IFRC


Deudap: A boat to connect the community

Published: 2 February 2009 0:00 CET

Megan Rowling, British Red Cross in Indonesia This is the seventh in a series of nine profiles/case studies, looking at how Red Cross Red Crescent has helped people to rebuild their own lives after the tsunami in Indonesia.

The blue-and-white wooden boat chugs away from the peaceful jetty at Deudap beach on the tiny island of Pulo Nasi, and heads towards the bustling city of Banda Aceh. The sea is calm, and the journey takes around 45 minutes.

The Deudap community boat, purchased with a British Red Cross grant of 13,620 Swiss francs, takes passengers to and from the main island of Sumatra three times a week, with additional trips to transport goods for market or construction materials.

The boat began operating at the end of January 2008, providing a transport lifeline to the idyllic but isolated village that was severely affected by the 2004 tsunami. Besides the cost to human life, the disaster ruined Deudap port, destroying fishing boats and leaving the water too shallow. That meant villagers had to travel to another port 10km away to get a boat to Banda – making it too expensive for some.

Priority

During a consultation with the community in mid-2006, a village boat was identified as priority – both to provide public transport and income. The proposal for the community grant was developed by a committee called the Village Development Forum with assistance from the Red Cross Red Crescent team.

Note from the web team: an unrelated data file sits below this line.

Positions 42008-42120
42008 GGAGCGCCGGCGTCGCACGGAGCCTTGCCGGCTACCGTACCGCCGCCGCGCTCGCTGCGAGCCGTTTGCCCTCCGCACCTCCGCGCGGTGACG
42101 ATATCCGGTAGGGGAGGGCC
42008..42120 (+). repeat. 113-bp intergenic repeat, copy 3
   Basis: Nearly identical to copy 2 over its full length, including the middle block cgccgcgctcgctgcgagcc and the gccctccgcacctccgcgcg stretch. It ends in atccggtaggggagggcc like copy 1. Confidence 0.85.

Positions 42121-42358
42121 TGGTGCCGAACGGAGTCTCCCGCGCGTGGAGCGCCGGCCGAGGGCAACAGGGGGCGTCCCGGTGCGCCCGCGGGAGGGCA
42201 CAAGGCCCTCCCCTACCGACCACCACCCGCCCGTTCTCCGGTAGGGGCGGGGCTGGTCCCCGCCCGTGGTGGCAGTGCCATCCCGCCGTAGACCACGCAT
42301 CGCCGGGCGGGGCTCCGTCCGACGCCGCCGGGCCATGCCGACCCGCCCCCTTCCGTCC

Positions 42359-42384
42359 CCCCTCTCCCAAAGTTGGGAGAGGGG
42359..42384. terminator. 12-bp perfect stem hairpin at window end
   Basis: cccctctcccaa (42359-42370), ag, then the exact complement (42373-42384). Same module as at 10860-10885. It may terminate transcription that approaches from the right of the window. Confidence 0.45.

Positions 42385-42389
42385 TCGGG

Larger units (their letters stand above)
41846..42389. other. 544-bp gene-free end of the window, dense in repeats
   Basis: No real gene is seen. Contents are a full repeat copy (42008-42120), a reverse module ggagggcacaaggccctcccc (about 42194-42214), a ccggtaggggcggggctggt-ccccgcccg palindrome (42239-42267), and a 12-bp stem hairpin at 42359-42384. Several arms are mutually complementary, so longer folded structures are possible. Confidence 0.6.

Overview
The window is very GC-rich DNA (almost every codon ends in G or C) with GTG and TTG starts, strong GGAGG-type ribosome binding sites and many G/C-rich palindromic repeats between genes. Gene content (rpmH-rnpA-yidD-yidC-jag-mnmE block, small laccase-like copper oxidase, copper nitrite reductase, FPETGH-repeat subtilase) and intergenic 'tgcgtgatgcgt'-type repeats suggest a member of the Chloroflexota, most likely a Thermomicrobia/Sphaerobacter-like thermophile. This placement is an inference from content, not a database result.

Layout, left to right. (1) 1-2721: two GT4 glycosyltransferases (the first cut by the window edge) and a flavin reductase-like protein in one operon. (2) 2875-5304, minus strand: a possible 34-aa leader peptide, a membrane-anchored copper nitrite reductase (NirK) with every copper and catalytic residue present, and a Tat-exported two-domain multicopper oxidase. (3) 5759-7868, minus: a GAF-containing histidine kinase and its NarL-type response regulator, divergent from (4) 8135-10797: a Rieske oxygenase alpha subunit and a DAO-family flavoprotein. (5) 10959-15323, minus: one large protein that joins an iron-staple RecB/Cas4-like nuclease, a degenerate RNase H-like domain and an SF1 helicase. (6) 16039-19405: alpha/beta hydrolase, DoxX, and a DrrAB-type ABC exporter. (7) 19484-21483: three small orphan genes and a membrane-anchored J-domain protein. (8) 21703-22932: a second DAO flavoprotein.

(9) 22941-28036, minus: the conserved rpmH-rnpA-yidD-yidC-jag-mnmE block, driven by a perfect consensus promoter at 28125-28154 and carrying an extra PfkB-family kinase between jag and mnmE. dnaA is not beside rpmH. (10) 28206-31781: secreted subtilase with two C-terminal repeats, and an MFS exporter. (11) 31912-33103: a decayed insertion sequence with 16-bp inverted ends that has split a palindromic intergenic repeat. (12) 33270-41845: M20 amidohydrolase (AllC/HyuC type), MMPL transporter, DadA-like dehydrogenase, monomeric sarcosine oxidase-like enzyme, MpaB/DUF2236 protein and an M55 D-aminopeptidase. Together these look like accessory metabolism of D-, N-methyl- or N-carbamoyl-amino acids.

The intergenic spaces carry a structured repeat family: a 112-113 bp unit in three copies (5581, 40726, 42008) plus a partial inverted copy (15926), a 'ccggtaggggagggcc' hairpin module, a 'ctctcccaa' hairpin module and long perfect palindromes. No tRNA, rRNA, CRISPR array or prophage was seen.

As the boat pulls into Banda port, chairman Muzhar, aged 32, explains why the project has been a success: “We are happy because the boat has brought economic benefits. We have increased income and this is good for the community.”

Around half of the income is allocated to village development projects. Another 30 per cent goes to support vulnerable groups in the community, including orphans and the poorest households, and the rest pays the five boat crew.

Leadership

The project has also been beneficial in giving younger men a leadership role in the community. This was partly thanks to one of the village leaders, also an experienced seaman, who declined to be elected onto the committee so as to make way for the younger generation and give them responsibility for managing the service.

Several months after the boat was launched, it seems to be proving a wise decision. Asked if the recent jump in fuel prices is hurting profits, Muzhar gives the kind of response you would expect from the director of a professionally managed transport business.

“We haven’t had a problem because we are passing the cost on to our customers,” he says. “We have put the one-way fare up from 1.1 Swiss Franc to 1.7 Swiss francs, and so far passengers have not stopped using the service.”




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